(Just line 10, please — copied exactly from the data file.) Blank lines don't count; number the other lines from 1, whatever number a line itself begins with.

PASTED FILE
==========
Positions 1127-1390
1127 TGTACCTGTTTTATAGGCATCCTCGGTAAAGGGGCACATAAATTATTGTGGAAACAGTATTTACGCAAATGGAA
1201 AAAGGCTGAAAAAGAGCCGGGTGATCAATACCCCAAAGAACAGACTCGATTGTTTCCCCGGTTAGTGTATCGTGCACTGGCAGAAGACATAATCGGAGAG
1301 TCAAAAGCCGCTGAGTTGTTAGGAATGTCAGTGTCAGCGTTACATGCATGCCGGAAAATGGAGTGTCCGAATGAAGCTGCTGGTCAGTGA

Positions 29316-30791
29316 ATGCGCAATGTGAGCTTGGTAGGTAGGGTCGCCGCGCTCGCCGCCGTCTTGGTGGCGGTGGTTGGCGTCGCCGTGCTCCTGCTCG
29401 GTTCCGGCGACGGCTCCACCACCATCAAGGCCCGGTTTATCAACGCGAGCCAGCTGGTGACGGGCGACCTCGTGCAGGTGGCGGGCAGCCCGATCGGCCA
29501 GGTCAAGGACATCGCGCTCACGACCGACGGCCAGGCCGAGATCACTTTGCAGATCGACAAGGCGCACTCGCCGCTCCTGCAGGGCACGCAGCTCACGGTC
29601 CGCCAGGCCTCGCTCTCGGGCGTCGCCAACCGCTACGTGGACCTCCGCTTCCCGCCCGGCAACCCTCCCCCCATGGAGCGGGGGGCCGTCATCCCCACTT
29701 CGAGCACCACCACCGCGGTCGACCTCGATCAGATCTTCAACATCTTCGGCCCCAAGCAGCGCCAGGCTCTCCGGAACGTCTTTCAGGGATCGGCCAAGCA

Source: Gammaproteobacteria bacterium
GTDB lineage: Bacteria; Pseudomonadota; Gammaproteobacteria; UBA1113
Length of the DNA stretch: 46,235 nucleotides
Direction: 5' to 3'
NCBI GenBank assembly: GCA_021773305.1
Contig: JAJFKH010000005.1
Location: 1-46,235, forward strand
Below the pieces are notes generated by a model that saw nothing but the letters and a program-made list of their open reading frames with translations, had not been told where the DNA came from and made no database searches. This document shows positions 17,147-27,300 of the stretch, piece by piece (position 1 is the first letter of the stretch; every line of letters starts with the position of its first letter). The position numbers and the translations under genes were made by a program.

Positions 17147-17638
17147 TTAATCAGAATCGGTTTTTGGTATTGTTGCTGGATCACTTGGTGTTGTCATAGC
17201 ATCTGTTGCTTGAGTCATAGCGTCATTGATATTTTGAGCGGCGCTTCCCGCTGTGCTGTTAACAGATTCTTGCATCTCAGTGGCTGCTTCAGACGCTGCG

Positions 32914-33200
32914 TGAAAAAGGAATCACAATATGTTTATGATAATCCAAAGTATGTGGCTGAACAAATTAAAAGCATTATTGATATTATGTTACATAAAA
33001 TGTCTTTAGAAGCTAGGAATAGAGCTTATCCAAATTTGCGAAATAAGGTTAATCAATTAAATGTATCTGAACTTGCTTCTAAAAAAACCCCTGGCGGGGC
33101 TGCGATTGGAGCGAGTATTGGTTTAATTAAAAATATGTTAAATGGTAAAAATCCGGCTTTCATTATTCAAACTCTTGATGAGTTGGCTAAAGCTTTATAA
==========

29701 CGAGCACCACCACCGCGGTCGACCTCGATCAGATCTTCAACATCTTCGGCCCCAAGCAGCGCCAGGCTCTCCGGAACGTCTTTCAGGGATCGGCCAAGCA